Not that this is by any means bad, of course. Even allowing for Chase, that's a 126 OPS+, and you can add to this Upton's plus-defense and good base-running skills. But the comparisons we were hearing the year Upton made his first All-Star Game at the age of 21, e.g. Ken Griffey Jr. or Alex Rodriguez, no longer seem valid. Over their age 22-24 seasons, Griffey's OPS was 164 and A-Rod's 144: Upton's is 120 - good by most standards, except by comparison. If the team does not expect much more improvement, it might make sense to shift Upton before his price balloons ($9.75 million next year, over $14 million in 2014 + 2015) to narrow the gap between cost and value.

But he's still a key component of the 2012 Diamondbacks: if the team is to climb back into a post-season spot, it's hard to see how any trade of Upton would improve the team immediately. However, Towers has stressed that selling Upton would not be something done to acquire future potential: "We're not looking for prospects. We're still in win mode. We're certainly not in sell mode at all." The obvious spot on the team which needs upgrading is third-base, where the team's OPS of .630 ranks 15th in the league, and dead-last for park-adjusted sOPS+..But would acquiring even, say, Chase Headley make the Diamondbacks better, if it came at the cost of Upton?

Admittedly, the team does have decent depth in the outfield. But the result of an Upton trade would likely be an everyday line-up of Jason Kubel, Chris Young and Gerardo Parra, with Adam Eaton or A.J. Pollock as the fourth man. That has got to be significantly worse than Kubel, Young/Parra (correctly platooned), Upton. What might work is if the team promoted Eaton: not only are his offensive numbers much better than Pollock, he's also a left-hander, which could allow him to platoon with Young. Though I've severe doubts as whether Gibson would be prepared to give the bulk of the starts to a rookie over Young, even if it was the best thing to do.

[As an aside, if we apply the Reno correction to Eaton's numbers in Triple-A, we get a Chase Field equivalent line of .300/.357/404. That's a .761 OPS, which is a little below what Parra has produced. He hasn't got much of a gap in his numbers vs. LHP and RHP - only 32 OPS points - but it would probably make sense to use him off the bench or for spot starts against right-handed pitchers]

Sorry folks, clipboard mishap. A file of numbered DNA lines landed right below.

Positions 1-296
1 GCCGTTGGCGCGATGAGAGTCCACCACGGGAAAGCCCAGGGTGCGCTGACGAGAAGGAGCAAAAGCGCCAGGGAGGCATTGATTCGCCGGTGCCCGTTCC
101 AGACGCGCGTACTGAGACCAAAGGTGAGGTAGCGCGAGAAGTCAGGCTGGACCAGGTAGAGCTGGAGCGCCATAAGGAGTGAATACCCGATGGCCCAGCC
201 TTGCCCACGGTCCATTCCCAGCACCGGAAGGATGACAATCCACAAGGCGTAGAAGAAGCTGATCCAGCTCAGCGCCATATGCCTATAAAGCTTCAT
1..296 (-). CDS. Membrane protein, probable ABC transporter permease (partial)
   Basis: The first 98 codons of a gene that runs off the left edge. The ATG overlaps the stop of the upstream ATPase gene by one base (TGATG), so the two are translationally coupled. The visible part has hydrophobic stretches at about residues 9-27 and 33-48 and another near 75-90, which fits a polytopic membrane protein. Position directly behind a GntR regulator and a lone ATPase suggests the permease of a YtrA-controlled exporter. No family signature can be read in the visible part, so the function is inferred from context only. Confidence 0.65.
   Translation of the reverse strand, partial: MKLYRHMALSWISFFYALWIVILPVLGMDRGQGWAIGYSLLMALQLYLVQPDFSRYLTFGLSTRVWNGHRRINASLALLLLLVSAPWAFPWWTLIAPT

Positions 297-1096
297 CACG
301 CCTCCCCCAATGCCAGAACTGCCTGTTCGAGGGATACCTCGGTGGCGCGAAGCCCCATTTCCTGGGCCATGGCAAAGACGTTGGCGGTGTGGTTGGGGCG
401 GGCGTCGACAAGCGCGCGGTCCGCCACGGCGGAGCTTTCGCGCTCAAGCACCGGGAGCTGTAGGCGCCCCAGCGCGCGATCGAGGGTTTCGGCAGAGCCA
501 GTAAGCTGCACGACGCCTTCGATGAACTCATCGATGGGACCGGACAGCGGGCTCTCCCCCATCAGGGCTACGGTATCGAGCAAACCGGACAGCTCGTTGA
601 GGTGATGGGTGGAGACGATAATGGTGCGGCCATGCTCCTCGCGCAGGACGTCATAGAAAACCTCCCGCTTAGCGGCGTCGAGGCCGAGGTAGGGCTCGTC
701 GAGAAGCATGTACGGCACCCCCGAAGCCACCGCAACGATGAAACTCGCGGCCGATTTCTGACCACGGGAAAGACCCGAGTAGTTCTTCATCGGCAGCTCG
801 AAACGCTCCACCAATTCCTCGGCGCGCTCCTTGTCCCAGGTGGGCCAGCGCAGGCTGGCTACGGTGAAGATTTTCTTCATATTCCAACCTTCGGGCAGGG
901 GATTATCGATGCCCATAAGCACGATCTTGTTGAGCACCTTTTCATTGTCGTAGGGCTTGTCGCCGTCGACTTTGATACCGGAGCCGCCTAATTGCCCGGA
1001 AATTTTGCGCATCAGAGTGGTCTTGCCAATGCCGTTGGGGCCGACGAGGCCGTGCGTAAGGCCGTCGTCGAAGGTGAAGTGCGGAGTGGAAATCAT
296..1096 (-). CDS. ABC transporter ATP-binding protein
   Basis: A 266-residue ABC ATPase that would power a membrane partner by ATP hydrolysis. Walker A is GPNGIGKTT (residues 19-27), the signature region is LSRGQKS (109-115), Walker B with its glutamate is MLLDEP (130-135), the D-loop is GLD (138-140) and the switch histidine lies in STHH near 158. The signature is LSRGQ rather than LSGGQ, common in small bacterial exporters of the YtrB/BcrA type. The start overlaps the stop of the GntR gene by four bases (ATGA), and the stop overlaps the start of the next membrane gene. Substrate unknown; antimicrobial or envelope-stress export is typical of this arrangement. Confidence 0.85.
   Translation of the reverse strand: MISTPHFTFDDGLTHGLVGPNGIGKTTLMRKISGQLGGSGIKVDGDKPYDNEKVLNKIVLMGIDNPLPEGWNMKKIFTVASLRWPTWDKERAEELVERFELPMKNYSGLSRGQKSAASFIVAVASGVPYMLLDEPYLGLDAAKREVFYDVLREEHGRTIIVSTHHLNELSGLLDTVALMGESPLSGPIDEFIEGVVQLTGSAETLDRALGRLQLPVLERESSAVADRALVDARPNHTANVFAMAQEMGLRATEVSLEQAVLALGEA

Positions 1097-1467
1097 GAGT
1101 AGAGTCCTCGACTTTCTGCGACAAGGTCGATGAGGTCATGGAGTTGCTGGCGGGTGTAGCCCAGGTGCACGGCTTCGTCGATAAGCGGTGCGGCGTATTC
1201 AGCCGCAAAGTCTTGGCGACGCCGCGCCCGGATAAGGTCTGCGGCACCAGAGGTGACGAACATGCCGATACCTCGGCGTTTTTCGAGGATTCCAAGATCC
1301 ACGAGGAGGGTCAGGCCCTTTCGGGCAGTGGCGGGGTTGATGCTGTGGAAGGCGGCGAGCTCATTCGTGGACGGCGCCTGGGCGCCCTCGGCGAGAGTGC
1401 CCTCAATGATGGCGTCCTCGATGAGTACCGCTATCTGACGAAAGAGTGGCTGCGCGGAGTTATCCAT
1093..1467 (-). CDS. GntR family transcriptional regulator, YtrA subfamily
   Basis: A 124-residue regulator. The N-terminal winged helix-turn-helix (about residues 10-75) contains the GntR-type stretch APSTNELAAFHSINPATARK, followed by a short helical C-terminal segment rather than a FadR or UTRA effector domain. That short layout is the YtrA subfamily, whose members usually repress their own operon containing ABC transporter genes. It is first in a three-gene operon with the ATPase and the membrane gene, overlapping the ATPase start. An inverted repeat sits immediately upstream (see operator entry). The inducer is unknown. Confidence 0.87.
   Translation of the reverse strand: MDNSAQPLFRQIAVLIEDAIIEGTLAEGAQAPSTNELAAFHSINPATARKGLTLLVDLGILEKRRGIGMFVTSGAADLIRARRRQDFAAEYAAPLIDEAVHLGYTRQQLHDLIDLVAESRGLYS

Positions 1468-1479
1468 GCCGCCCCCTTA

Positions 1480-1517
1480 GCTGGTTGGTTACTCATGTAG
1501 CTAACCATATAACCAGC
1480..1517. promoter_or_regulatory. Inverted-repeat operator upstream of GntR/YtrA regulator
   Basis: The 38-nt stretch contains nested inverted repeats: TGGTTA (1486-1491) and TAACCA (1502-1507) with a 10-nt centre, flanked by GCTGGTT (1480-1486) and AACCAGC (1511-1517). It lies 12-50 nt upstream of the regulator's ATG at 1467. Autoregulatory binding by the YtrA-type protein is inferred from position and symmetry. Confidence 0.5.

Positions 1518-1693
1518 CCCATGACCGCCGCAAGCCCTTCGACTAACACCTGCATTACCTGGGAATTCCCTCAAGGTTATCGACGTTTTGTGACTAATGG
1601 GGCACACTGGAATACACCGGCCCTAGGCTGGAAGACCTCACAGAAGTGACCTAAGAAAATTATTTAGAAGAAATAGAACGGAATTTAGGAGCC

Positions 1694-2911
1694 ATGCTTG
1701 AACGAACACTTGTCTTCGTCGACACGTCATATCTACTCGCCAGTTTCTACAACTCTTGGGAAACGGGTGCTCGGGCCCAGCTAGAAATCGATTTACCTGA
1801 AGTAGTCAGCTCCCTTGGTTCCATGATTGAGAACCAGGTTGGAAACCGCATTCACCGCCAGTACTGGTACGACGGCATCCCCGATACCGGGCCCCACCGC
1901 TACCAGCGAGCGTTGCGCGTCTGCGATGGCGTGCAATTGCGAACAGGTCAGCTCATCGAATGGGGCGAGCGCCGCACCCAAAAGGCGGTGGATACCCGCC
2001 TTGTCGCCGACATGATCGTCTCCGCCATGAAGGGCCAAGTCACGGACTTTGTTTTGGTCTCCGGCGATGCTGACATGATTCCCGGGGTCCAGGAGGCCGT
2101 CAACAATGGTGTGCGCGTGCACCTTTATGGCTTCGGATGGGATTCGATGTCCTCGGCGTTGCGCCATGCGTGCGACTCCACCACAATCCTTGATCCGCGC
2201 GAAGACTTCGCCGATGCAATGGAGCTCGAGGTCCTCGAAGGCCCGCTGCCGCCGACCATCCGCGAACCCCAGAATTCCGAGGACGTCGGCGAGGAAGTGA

To me, this doesn't feel any different from the 2010 speculation, and Jack Magruder seems inclined to agree, writing, "Justin Upton is available. Put that in the same file as the sun rises daily." He adds "There is nobody close to hitting the asking price for Upton", according to his source on the team. Magruder thinks Stephen Drew is more likely to be moved before the deadline, with the team "certain to decline" his $10m option for next year, and even among the Arizona outfield, "it is more likely that a player such as Chris Young would be traded." The whole piece throws a big bucket of cold water on the entire situation.

There is a big difference between now and then, however. In November 2010, the team was coming off a dire, 97-loss season, and it seemed like there could be a few seasons of rebuilding before the Diamondbacks were able to contend again: trading Upton made more sense against that background. Now, after the success of 2011, the team is back into "win now" mode. Even if the first half of this campaign has been disappoint, we're not out of contention, and J-Up would seem to be a very important cog in the second-half battle for the NL West.

There is one similarity though: this is certainly not a situation where the team has to trade Upton. They may not even want to trade Upton. But, if someone comes along, prepared to offer a deal that will help the team both in the short- and long-term, there's no harm in listening. Teams may think they'll be buying low on Justin and getting a bargain, but I've a strong feeling Towers is not interested in selling him that way. If nothing acceptable comes along, then Upton stays with Arizona. I'm perfectly comfortable with that being the case.